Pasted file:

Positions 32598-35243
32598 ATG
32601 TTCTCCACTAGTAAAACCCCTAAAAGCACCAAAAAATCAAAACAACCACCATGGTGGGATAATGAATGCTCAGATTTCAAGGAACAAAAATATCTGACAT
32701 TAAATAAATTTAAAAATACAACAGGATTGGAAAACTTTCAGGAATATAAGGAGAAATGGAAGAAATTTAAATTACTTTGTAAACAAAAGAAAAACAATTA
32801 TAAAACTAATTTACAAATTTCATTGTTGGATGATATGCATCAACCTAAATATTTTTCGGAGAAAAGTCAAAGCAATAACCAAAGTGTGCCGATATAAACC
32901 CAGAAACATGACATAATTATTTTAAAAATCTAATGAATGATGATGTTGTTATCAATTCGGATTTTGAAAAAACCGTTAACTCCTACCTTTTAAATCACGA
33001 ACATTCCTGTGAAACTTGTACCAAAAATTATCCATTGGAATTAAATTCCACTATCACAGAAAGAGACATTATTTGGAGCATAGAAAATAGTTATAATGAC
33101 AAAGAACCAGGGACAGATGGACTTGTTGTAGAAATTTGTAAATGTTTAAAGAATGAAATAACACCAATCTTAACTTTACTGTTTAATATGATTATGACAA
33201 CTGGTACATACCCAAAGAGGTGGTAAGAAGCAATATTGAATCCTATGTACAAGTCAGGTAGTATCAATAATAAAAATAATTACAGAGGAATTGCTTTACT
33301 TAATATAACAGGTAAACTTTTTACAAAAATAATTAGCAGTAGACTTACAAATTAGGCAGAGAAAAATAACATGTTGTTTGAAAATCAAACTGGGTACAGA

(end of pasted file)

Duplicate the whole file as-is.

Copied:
Positions 32598-35243
32598 ATG
32601 TTCTCCACTAGTAAAACCCCTAAAAGCACCAAAAAATCAAAACAACCACCATGGTGGGATAATGAATGCTCAGATTTCAAGGAACAAAAATATCTGACAT
32701 TAAATAAATTTAAAAATACAACAGGATTGGAAAACTTTCAGGAATATAAGGAGAAATGGAAGAAATTTAAATTACTTTGTAAACAAAAGAAAAACAATTA
32801 TAAAACTAATTTACAAATTTCATTGTTGGATGATATGCATCAACCTAAATATTTTTCGGAGAAAAGTCAAAGCAATAACCAAAGTGTGCCGATATAAACC
32901 CAGAAACATGACATAATTATTTTAAAAATCTAATGAATGATGATGTTGTTATCAATTCGGATTTTGAAAAAACCGTTAACTCCTACCTTTTAAATCACGA
33001 ACATTCCTGTGAAACTTGTACCAAAAATTATCCATTGGAATTAAATTCCACTATCACAGAAAGAGACATTATTTGGAGCATAGAAAATAGTTATAATGAC
33101 AAAGAACCAGGGACAGATGGACTTGTTGTAGAAATTTGTAAATGTTTAAAGAATGAAATAACACCAATCTTAACTTTACTGTTTAATATGATTATGACAA
33201 CTGGTACATACCCAAAGAGGTGGTAAGAAGCAATATTGAATCCTATGTACAAGTCAGGTAGTATCAATAATAAAAATAATTACAGAGGAATTGCTTTACT
33301 TAATATAACAGGTAAACTTTTTACAAAAATAATTAGCAGTAGACTTACAAATTAGGCAGAGAAAAATAACATGTTGTTTGAAAATCAAACTGGGTACAGA